(16) SF HISTORY. Michael Dirda, in “An expert’s guide to science fiction’s greatest — and neglected — works”, reviews the companion volume to A Conversation larger than the Universe, an exhibit on view at The Grolier Club in New York City from January 25 through March 10 (see the January 19 Pixel Scroll, item 7).

Being well-read both inside and outside the genre, Wessells contends that the first major work of alternate history was a 1931 collection of essays, edited by J.C. Squire, titled “If It Had Happened Otherwise.” Its fanciful “lapses into imaginary history” include “If Lee Had Not Won the Battle of Gettysburg,” by none other than Winston Churchill. Wessells also lingers over one of the most chilling dystopian novels of the 20th century, “Swastika Night,” written by Katharine Burdekin under the pen name Murray Constantine. Drafted in 1936 and published in 1937, it projects a Nazified far-future Europe where Hitler is worshiped as an Aryan god and women are kept in pens as breeding animals. (For more about this remarkable book, I recommend Daphne Patai’s excellent Feminist Press edition or the Gollancz SF Masterworks paperback, for which I wrote a short introduction.)

(17) A COMFORTING DOOM. Jill Lepore’s “A Golden Age for Dystopian Fiction” in the June 5-12 New Yorker last summer, is an essay-review of several dystopian novels, including Cory Doctorow’s Walkaway and Ben H. Winters’s Underground Airlines. Martin Morse Wooster flagged up its quotable last paragraph:

Dystopia used to be a fiction of resistance; it’s become a fiction of submission, the fiction of an untrusting, lonely, and sullen twenty-first century, the fiction of fake news and infowars, the fiction of helplessness and hopelessness. It cannot imagine a better future, and it doesn’t ask anyone to bother to make one.  It nurses grievances and indulges resentments; it doesn’t call for courage; it finds that cowardice suffices.  Its only admonition is:  Despair more.  It appeals to both the left and the right, because, in the end, it requires so little by way of literary, political, or moral imagination, asking only that you enjoy the company of people whose fear of the future aligns comfortably with your own.  Left or right, the radical pessimism of an unremitting dystopianism has itself contributed to the unravelling ot the liberal state and the weakening of a commitment to political pluralism. ‘This isn’t a story about war,’ (Omar) El Akkad writes in American War.  ‘It’s about ruin.’  A story about ruin can be beautiful.  Wreckage is romantic.  But a politics of ruin is doomed.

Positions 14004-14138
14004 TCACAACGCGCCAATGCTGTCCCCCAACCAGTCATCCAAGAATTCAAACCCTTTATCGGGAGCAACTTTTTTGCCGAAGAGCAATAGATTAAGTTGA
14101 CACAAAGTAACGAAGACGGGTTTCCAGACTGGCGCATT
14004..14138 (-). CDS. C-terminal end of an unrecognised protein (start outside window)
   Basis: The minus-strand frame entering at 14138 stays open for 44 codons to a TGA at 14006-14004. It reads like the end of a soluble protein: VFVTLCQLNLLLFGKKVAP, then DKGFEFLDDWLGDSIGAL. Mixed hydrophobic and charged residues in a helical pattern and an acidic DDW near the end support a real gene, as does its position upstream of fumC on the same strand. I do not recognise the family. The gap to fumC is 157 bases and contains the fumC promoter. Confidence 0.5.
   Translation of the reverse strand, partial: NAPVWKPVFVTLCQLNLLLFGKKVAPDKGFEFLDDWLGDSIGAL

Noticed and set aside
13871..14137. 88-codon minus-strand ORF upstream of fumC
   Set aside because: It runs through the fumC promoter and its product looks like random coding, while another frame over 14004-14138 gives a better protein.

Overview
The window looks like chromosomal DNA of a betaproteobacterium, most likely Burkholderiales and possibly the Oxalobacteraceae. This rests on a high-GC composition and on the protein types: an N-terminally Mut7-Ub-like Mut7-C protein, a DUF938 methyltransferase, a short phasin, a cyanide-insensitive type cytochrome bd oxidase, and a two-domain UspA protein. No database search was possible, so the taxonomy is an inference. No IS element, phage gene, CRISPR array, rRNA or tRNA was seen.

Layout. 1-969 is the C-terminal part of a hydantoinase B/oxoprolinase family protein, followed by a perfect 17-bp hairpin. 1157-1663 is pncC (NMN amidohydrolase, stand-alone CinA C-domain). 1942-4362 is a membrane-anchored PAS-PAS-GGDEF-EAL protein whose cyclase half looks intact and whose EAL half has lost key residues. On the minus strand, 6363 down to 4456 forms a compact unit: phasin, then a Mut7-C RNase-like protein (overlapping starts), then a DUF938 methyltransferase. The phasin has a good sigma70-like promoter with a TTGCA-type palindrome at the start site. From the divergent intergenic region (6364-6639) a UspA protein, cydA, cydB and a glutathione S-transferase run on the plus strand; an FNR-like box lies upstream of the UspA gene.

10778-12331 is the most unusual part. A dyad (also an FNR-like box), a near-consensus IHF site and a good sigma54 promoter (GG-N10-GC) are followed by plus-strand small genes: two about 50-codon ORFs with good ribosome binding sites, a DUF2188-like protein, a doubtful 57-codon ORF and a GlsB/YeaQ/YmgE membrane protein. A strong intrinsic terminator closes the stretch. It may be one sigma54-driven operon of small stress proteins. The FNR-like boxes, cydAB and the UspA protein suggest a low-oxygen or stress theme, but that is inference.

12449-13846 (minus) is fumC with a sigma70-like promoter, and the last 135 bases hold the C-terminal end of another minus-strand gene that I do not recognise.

(18) UP IN THE AIR. Maybe we’ll get them after all? “Degree in ‘flying car’ engineering offered online”.

The online course is being offered by Silicon Valley e-learning school Udacity and will begin in February.

It is the brainchild of former Stanford University professor Sebastian Thrun, who previously headed up Google’s self-driving car project, Waymo.

Prof Thrun is hoping to attract at least 10,000 applicants to what he is describing as a “nanodegree”.

A nanodegree, according to Udacity’s website, is an online certification that can be earned in six to 12 months, and aims to teach basic programming skills in various disciplines.

…Previously Udacity has offered a self-driving car course, which has attracted 50,000 applicants since 2016.

(19) KIDS PUT IT TOGETHER. “K’Nex builds toys rollercoaster you can ride in VR”. (Video) A little like those model railroad trains with the tiny camera on the front – only a lot faster.

Toy-maker K’Nex has designed a toy rollercoaster kit that children can assemble and then “ride” by wearing a virtual reality headset.

The BBC’s Rory Cellan-Jones tried it out at the Toy Fair 2018 exhibition in London.

(20) VOYAGE TO THE BOTTOM OF THE SEA. BBC reports “A submersible mission in Antarctic waters has revealed unique ecosystems so rare they deserve special protection, say scientists.” — “Antarctica’s Weddell Sea ‘deserves protected status'”.

The seabed investigation, co-ordinated by the campaign group Greenpeace, will help build the case for the creation of the world’s largest wildlife sanctuary.

Covering 1.8 million sq km, the marine reserve will be considered by Antarctic nations at a conference in October.

It would ban all fishing in a large part of the Weddell Sea.

… Along with the smaller creatures that live on the seafloor, the reserve would bring additional protection to larger animals such as leopard seals, orcas, humpback whales and penguins.

(21) WETTER RESISTANCE. The BBC’s Nicholas Barber argues “Why ‘The Shape of Water’ is the most relevant film of the year”.